- Hurricane Pamela en route to Mainland Mexico landfall
- Intensifying storm moves ashore near Mazatlan overnight into Wednesday
- Swell for Cabo, Northern Mexico with some windows of decent conditions
Surfers usually get excited about the prospect of a recurving hurricane. The ones in the West Pacific that pull a u-turn off Japan and head into the open North Pacific can send solid swell to the North Shore and the U.S. West Coast. The ones in the Atlantic that hook a right around Bermuda can send pumping waves from the Caribbean to Europe. But in the Eastern Pacific, there’s one big problem with a recurving tropical cyclone recurves: Mexico is directly in its path.
It’s been rather quiet in the East Pacific tropics since Cat 2 Hurricane Olaf made landfall near Cabo San Lucas back on September 10th. And exactly one month since it crossed over the Baja Peninsula, Pamela was named off the coast of Southern Mexico. Pamela strengthened into a hurricane this morning and is on a recurve that’ll bring it inland over Mexico into Wednesday.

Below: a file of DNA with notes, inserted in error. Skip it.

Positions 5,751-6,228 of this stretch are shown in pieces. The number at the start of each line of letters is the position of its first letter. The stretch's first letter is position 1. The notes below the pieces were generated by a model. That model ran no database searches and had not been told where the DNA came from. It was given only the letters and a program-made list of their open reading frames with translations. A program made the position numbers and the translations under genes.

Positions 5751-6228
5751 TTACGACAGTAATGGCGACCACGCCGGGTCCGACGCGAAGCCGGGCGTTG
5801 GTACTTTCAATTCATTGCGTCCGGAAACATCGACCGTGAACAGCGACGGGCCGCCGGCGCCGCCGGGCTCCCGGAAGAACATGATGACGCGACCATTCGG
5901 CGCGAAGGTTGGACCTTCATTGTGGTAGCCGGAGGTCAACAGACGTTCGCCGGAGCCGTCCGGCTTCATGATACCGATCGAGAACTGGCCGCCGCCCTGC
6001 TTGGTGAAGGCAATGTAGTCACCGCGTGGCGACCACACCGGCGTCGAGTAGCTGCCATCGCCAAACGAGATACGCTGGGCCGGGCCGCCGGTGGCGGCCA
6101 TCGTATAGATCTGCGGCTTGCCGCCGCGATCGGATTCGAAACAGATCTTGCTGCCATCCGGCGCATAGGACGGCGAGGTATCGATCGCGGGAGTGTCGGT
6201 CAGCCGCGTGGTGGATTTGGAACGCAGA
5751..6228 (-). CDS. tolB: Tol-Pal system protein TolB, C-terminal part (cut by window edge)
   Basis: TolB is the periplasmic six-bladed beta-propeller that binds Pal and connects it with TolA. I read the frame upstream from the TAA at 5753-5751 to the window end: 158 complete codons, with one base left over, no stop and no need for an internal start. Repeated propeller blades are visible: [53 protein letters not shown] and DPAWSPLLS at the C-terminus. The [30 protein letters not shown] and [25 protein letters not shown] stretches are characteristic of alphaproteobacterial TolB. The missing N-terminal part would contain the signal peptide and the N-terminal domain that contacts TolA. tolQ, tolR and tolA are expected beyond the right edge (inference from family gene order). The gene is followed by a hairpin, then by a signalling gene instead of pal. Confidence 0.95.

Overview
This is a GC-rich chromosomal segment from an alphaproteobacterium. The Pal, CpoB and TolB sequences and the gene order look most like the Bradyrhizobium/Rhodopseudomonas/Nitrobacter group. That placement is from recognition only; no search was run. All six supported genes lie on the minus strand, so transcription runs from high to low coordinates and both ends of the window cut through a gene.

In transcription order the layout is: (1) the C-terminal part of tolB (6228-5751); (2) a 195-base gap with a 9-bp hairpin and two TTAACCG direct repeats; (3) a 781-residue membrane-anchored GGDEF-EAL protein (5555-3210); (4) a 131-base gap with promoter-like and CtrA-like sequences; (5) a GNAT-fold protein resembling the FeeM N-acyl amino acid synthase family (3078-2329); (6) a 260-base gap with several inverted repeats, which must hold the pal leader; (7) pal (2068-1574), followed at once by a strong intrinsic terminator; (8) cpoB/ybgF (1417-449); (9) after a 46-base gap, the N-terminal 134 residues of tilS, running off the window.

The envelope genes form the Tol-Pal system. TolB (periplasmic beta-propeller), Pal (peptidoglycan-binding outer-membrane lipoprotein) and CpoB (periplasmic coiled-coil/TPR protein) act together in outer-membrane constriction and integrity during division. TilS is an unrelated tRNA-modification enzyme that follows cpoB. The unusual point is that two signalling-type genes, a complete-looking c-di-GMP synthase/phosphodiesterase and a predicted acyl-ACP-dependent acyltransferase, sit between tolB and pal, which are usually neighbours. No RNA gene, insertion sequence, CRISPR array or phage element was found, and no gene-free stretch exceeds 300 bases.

The forecast calls for the storm to steadily intensify over the rest of today, bringing it close to major hurricane intensity when it makes an overnight landfall near Mazatlan. The coastal areas between Cabo and Puerto Vallarta see the greatest impacts from Pamela’s wind, weather and waves, but the mountainous inland areas can also expect significant impacts from heavy rains and flooding.
The hurricane will send some swell around the region, too. Lead Pacific Forecaster, Schaler Perry, lets us know what to expect from Hurricane Pamela: